• Enjoy life! Laugh fearlessly, love infinitely, give of yourself fully, grab opportunities firmly, learn voraciously. Do things that scare you so you can grow. You only get one chance to live this life. So make it count!

 

5 Steps To Turning Your New Year’s Resolutions Into Realities

Pen and PaperAccording to a study published in the Journal of Clinical Psychology (December 13, 2012), 45% of Americans usually begin the year with New Year’s Resolutions, yet only 8% are successful with their goals.  That’s…depressing.

I don’t believe the problem lies with the people who make resolutions, nor in the resolutions themselves.  I think it’s in the planning and execution.  So let’s plan for success and take those goals from paper to reality!

How to Turn Your List of Resolutions into Realities

1.  Prioritize it.  This is not supposed to be a TO-DO (or NOT TO-DO) list, but rather a list of goals, which take effort, time, and determination to accomplish.  So don’t set yourself up for failure and discouragement by listing every single thing you want to do or stop doing.  Perhaps choose one goal for each major category of life: Health/Wellness, Family/Relationships, Work/Career, Spirituality/Growth, and Finances.  Or if one area needs a lot of work–or is most important to you–focus all your resolutions to fit that need. 

2.  Reword it.  Spend some time wording your goals so that they inspire you and put the focus on what matters.  I’ll use a few common resolutions as examples:

  • “Lose 10 pounds.”  First off, I don’t like this one because it puts the focus on weight and what you look like on the outside.  You could lose 10 pounds and be miserable because you starved or deprived yourself.  This is usually why the weight comes back because nothing really changed…the goal was merely to attain a specific loss of weight.  What if you reworded “Lose 10 pounds” to “Feel amazing in a bathing suit”?  See how the focus is now on self-esteem and inner results?  Interestingly, being happy and healthy on the inside will show up as the outer results of weight loss you wanted in the first place.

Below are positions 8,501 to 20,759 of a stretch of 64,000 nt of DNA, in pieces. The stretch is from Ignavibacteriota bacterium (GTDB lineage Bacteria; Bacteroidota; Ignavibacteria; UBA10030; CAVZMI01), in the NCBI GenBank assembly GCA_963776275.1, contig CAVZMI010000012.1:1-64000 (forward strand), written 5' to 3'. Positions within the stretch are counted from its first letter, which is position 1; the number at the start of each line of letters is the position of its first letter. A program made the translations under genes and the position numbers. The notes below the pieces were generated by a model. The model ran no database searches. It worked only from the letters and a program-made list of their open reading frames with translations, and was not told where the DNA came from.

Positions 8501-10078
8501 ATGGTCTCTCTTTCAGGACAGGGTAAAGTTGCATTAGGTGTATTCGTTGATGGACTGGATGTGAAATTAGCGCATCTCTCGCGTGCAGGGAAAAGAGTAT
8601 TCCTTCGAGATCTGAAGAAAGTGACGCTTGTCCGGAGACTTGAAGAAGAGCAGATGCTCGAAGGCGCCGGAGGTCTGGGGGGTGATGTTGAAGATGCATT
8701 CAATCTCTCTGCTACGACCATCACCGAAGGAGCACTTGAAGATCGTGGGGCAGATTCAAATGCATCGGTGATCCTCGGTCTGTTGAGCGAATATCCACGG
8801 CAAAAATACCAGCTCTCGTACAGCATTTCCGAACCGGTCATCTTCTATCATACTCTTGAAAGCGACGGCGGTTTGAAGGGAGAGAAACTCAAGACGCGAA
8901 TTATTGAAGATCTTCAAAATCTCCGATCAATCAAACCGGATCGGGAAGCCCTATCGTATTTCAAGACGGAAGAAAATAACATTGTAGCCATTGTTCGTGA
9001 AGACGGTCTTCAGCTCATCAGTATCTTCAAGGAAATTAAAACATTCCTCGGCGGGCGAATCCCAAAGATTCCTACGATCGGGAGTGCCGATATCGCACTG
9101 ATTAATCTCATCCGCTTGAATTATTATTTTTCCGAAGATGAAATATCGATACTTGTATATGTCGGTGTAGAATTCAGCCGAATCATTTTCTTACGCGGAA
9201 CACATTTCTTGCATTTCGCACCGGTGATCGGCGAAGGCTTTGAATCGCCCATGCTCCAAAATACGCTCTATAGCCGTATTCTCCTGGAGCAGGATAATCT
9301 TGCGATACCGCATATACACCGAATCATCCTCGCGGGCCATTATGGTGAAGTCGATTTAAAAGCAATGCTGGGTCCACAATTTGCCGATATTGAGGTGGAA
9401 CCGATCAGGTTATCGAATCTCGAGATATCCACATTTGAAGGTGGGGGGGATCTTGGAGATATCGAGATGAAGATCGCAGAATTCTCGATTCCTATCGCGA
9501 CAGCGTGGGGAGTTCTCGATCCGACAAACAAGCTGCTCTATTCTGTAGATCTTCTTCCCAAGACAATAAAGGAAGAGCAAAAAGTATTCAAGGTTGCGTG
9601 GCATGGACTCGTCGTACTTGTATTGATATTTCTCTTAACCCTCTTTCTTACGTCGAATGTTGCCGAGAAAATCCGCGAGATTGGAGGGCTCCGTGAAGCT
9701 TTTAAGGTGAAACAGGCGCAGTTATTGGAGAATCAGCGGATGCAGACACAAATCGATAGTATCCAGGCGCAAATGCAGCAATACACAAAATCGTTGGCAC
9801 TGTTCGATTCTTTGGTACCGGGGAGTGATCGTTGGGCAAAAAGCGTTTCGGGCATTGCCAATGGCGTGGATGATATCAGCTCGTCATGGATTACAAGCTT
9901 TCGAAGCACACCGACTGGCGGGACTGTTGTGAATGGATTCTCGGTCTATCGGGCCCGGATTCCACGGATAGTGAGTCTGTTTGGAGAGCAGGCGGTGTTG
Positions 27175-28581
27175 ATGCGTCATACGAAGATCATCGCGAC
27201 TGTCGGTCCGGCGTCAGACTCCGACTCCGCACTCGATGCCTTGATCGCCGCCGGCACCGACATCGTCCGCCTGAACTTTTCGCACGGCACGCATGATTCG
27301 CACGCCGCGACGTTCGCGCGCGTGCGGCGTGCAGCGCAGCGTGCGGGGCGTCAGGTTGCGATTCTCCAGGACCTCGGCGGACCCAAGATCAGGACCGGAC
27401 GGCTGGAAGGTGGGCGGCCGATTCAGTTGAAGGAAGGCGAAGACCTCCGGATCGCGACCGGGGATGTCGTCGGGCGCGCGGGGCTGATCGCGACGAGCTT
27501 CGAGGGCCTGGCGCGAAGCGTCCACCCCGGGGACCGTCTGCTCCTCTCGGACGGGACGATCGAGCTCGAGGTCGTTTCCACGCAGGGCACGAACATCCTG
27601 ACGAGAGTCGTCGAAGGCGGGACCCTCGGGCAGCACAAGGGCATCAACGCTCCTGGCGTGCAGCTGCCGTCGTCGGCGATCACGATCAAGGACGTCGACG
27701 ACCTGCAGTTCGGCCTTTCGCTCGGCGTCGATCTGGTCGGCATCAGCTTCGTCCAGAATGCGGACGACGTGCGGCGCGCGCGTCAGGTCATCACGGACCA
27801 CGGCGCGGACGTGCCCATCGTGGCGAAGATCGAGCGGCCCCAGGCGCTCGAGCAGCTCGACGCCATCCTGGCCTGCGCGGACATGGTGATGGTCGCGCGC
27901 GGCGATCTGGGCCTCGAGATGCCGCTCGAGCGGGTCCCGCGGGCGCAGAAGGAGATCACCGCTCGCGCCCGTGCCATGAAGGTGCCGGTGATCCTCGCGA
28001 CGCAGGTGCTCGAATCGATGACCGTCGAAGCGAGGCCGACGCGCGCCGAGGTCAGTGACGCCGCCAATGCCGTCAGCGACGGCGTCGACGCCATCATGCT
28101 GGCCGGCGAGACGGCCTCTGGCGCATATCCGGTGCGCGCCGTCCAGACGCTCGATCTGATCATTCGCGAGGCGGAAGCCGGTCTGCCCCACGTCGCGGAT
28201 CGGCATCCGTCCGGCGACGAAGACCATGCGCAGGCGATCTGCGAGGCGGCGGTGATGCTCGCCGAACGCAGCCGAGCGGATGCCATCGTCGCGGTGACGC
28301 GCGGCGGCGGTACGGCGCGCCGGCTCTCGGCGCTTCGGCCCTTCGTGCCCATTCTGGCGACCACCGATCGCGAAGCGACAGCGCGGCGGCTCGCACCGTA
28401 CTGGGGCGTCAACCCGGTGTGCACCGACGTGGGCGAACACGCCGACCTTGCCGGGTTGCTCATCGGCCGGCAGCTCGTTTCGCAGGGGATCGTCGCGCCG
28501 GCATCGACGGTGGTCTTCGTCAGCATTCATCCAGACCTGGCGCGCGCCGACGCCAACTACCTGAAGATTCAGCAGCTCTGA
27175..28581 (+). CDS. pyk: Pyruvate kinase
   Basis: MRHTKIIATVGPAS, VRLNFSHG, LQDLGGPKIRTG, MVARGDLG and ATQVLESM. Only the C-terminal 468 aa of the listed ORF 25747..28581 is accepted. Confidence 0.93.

Some other examples of rewording:

  • “Quit smoking.” vs. “Choose to put my health before my habit.”
  • “Get organized.” vs. “Organize my physical and mental space so I can be productive and balanced.”

3.  Plan it.  Now that you have a descriptive and inspiring list of goals, you need to plan for success!  Wearing a bathing suit with confidence is a great goal, but what does that look like?  Are you going to plan out healthy meals for the week so you don’t cave in for junk food when you’re tired and hungry?  Will you commit to yoga/spin/dance/boxing classes and lift weights to get the long, lean, sculpted physique you desire?  If you don’t brainstorm how you can accomplish your goals, you’re likely to abandon them.

  • Think outside the box.  So you want to “Be stress-free” (which you might have reworded to “Find my Zen every day” in Step 1!).   Taking yoga and getting massages are wonderful ideas.  But go further by getting creative.  Eating immune-boosting, nutrition-packed foods will keep you healthy and at your best.  As a result, you’ll reduce your stress levels as you’ll be more equipped to handle what life throws at you.  Also, what makes you happy, content, peaceful, calm?  Reading a great book?  Taking a stroll in the park?  A long bath?  If you figure out what those things are and add as many of those activities to your daily life as possible, you’ll experience more “happy” and less “crappy.”
  • But be realistic.  Can you realistically spend an hour communing with nature or reading a book each day?  Then don’t make that declaration.  Instead, keep your happy list in mind and sneak them in whenever the opportunity presents itself.  Take that best-selling book out when you’re faced with standing in a long line (that would normally stress you out!) or spend 5 minutes sitting outside in a sunny spot on your lunch break.  Even doing a little bit of what makes you happy is infinitely better than doing none at all.

4.  Theme it.  It’s likely that you can find a theme that embodies all your resolutions.  Unearthing a theme that connects with you and is rich in meaning is a powerful tool in living the life you imagine.  It should resonate with you, make you feel something, propel you forward, support you in your journey toward this year’s goals.  Here are some examples of themes and what they can represent:

  • The Year of Letting Go – Letting go of things that don’t serve you–insecurities, fear, bad habits, destructive relationships, negativity–so you have room to welcome in all the good things that are possible.
  • Just Do It – Saying yes to relationships, job opportunities, experiences, adventures.  Taking action, taking charge, taking control.  Doing instead of only thinking/hoping/planning.
  • Love and Light – Associating yourself with inspiring people, feeding yourself positive messages, looking for the joy in life and reflecting it, opening yourself up to love from yourself and others.

Hold your year’s theme in your mind as you go about your daily life.  You’ll find your actions will start to follow your theme, and therefore, contribute to achieving your resolutions.

5.  Memorize it.  Once your resolutions are focused, powerful, planned, and themed, it’s time to commit your goals to memory.  The more they are a part of you, the more likely you’ll see them to fruition.

You can do it!